October 2022 Church & State Magazine

AU Joins Allies Urging Supreme Court To Reject Religion-Based Discrimination

  AU Joins Allies Urging Supreme Court To Reject Religion-Based Discrimination

Americans United joined 29 religious freedom organizations on Aug. 19 in urging the U.S. Supreme Court to deny a Colorado website design business’s request for an exemption from the state’s anti-discrimination law because the business claimed a free-speech and religious freedom right to deny service to hypothetical future customers who are same-sex couples.

The Supreme Court agreed to hear the free-speech claim, even though no same-sex couple has sought such a design or been denied service.

In a friend-of-the-court brief filed in 303 Creative v. Elenis, Americans United and the other organizations explained how anti-discrimination laws like Colorado’s protect religious minorities as well as LGBTQ people and customers with other protected characteristics, such as race, sex, age and ability.

“Such a speech-based exemption from compliance with anti-discrimination laws would open the floodgates to the very discrimination that these laws are intended to guard against,” the brief states. This kind of exemption would have “devastating consequences for all historically marginalized groups,” but Americans United and the other organizations focus “on the impact for members of minority religions.”

The brief points to the recent rise in anti-Muslim and antisemitic sentiment; offers real-life examples of businesses discriminating against people of minority faiths; and notes that Colorado in 2019 was the state with largest number of religious-discrimination complaints to the U.S. Equal Employment Opportunity Commission.

“Decades ago, we as a society agreed that businesses, which enjoy significant legal protections, must in return be open to all. Equality, dignity and humanity demand that everyone have the equal ability to access the goods and services they need, regardless of who they love, how they worship or what they look like,” said Rachel Laser, president and CEO of Americans United. “This case could drag us back to a time when religious and other minority groups were forced to go door to door, seeking a business that would serve them and seeing only signs barring their presence: No Jews, No Blacks, No Irish. The Court must reject this abuse of the First Amendment’s guarantees and protect the right of all of us to be treated equally under the law.”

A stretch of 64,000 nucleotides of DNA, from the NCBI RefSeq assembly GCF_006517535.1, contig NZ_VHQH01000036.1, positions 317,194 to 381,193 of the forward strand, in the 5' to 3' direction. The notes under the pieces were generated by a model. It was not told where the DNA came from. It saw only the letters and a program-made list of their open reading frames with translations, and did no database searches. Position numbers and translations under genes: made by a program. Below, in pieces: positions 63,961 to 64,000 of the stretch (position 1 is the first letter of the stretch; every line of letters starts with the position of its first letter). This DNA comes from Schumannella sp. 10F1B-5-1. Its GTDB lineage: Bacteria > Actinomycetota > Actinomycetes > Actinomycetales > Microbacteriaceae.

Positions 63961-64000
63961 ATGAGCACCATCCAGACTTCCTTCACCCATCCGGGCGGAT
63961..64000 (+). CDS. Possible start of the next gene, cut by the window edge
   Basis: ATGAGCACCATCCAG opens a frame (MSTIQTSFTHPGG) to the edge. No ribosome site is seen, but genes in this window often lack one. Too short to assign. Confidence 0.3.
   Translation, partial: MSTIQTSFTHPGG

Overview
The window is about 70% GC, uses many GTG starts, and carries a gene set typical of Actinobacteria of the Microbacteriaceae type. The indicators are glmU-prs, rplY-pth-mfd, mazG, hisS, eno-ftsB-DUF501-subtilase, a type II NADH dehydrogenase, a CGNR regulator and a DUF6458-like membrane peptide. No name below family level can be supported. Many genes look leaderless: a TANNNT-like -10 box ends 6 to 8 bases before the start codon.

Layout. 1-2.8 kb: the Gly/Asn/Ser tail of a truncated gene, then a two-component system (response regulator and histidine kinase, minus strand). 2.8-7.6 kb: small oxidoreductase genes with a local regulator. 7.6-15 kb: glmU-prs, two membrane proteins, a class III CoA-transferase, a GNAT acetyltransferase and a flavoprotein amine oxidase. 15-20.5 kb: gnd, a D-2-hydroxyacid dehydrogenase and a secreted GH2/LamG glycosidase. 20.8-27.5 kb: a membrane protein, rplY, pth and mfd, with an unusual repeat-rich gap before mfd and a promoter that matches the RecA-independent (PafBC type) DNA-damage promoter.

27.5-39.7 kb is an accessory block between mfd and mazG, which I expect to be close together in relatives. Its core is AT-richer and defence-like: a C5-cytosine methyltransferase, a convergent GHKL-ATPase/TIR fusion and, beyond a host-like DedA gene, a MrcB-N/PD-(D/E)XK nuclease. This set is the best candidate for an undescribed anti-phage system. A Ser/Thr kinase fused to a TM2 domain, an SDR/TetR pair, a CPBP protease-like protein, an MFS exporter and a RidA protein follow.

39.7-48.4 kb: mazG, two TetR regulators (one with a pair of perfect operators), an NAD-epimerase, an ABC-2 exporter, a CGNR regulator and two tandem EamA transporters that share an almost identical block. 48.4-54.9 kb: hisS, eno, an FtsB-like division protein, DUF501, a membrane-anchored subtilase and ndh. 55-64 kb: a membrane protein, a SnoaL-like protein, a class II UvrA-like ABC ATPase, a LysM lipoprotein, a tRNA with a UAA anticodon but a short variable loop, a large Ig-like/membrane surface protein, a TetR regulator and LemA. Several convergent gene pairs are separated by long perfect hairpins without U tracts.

Also joining the amicus brief were Muslim Advocates; Columbia Law School’s Law, Rights & Religion Project; Auburn Seminary; Bayard Rustin Liberation Initiative; Bend the Arc; Central Conference of American Rabbis; DignityUSA; Hadassah, The Women’s Zionist Organization of America Inc.; Interfaith Alliance Foundation; Jewish Women International; Men of Reform Judaism; Methodist Federation for Social Action; Metropolitan Community Church, Global Justice Institute; Muslim Alliance for Sexual and Gender Diversity; Muslim Girl; Muslim Public Affairs Council; National Council of Jewish Women Inc.; National LGBTQ+ Bar Association; New Jersey Muslim Lawyers Association; New Ways Ministry; Sadhana: Coalition of Progressive Hindus; Sakhi for South Asian Women; Secular Student Alliance; Sikh American Legal Defense and Education Fund; The Sikh Coalition; Soulforce Inc.; T’ruah: The Rabbinic Call for Human Rights; Union for Reform Judaism; and Women of Reform Judaism.

The case will be heard during the high court’s 2022-2023 term, which began this month.

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The Do No Harm Act will help ensure that our laws are a shield to protect religious freedom and not used as a sword to harm others by undermining civil rights laws and denying access to health care.

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